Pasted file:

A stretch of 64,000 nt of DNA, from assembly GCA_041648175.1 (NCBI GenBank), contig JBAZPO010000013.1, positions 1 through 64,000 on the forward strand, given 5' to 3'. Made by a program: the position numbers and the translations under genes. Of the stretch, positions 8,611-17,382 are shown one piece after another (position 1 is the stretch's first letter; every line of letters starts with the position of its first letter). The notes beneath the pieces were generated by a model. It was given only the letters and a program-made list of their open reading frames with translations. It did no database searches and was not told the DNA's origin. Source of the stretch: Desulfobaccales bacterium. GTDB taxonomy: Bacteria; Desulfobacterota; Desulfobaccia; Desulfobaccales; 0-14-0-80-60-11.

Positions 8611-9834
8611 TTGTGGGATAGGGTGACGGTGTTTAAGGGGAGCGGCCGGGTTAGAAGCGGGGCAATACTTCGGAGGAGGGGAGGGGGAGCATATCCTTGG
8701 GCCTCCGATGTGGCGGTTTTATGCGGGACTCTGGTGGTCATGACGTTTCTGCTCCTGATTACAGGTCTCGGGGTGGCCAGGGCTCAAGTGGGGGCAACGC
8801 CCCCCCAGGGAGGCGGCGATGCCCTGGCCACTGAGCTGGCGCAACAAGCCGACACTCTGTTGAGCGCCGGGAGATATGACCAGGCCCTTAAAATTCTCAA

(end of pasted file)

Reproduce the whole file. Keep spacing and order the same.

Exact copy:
A stretch of 64,000 nt of DNA, from assembly GCA_041648175.1 (NCBI GenBank), contig JBAZPO010000013.1, positions 1 through 64,000 on the forward strand, given 5' to 3'. Made by a program: the position numbers and the translations under genes. Of the stretch, positions 8,611-17,382 are shown one piece after another (position 1 is the stretch's first letter; every line of letters starts with the position of its first letter). The notes beneath the pieces were generated by a model. It was given only the letters and a program-made list of their open reading frames with translations. It did no database searches and was not told the DNA's origin. Source of the stretch: Desulfobaccales bacterium. GTDB taxonomy: Bacteria; Desulfobacterota; Desulfobaccia; Desulfobaccales; 0-14-0-80-60-11.

Positions 8611-9834
8611 TTGTGGGATAGGGTGACGGTGTTTAAGGGGAGCGGCCGGGTTAGAAGCGGGGCAATACTTCGGAGGAGGGGAGGGGGAGCATATCCTTGG
8701 GCCTCCGATGTGGCGGTTTTATGCGGGACTCTGGTGGTCATGACGTTTCTGCTCCTGATTACAGGTCTCGGGGTGGCCAGGGCTCAAGTGGGGGCAACGC
8801 CCCCCCAGGGAGGCGGCGATGCCCTGGCCACTGAGCTGGCGCAACAAGCCGACACTCTGTTGAGCGCCGGGAGATATGACCAGGCCCTTAAAATTCTCAA